Illustration of a cornercase relative to the atomicity axiom in the total order formulation.
Although the store g lies between the read b and the store c in all valid global memory order, the test is allowed. This is due to store a lying between g and c.
Let “<” be a valid global memory order, we show that we must have b < g < a < c.
We first have a < c, as the final value of x is written by c.
- Furthermore, b < d (b is a read-acquire), d < e (the final value
of y is written by e) and e < g (g is a write-release). Thus,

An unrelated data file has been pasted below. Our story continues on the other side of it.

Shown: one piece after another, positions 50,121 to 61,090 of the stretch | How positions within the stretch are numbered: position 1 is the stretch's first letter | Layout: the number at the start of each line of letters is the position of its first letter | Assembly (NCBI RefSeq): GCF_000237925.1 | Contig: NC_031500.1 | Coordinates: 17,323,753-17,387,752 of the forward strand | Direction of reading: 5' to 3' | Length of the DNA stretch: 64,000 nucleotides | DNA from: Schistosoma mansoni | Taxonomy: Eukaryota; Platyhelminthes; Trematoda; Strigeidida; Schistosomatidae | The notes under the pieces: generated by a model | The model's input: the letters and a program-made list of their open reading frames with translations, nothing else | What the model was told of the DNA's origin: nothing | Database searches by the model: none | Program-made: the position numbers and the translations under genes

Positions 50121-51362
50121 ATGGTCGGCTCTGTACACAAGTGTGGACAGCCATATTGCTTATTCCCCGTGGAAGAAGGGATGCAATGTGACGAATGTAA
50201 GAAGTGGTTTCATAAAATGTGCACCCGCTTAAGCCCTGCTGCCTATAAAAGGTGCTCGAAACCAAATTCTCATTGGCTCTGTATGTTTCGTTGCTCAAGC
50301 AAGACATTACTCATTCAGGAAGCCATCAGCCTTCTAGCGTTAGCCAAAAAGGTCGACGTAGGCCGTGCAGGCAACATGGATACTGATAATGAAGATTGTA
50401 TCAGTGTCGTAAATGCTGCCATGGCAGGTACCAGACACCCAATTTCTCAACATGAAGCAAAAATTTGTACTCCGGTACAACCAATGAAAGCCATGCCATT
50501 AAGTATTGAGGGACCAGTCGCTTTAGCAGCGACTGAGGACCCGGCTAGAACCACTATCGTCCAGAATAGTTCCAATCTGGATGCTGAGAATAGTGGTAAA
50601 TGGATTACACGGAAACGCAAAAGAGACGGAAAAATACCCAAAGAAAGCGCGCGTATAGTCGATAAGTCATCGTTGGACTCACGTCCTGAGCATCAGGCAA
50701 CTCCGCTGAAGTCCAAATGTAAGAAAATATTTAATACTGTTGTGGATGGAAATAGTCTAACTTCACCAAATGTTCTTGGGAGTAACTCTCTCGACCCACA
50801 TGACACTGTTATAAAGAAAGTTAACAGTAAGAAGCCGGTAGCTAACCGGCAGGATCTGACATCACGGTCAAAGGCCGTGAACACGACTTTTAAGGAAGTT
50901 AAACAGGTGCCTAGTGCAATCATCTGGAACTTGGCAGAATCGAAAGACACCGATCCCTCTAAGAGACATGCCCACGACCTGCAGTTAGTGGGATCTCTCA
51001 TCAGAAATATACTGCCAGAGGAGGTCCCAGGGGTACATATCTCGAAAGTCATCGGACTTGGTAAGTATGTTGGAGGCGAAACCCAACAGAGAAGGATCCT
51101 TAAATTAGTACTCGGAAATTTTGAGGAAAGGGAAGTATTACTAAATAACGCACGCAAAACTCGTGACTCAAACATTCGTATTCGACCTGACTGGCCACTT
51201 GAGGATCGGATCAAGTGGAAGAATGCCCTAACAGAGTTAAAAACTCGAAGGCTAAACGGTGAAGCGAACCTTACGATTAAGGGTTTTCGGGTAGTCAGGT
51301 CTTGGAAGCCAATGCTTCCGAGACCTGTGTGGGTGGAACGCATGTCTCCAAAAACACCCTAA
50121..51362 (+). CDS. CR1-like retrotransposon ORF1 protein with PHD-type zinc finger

we have b < g by transitivity.
- Now, let us consider the relative positions of the writes g and a.
We cannot have a < g: if so, as b < g (see above),
we would contradict the atomicity axiom. Hence we must have g < a,
as “<” is a total order.
- We conclude b < g < a < c.
P0 | P1 ;
li t1,2 | li t3,2 ;
li t2,1 | li t4,1 ;
sd t1,0(s0) | sd t3,0(s1) ;
amoor.d.aq a0,t2,(s0) | amoswap.d.rl x0,t4,(s0) ;
sd t2,0(s1) | ;
exists 0:a0=2 /\ x=3 /\ y=2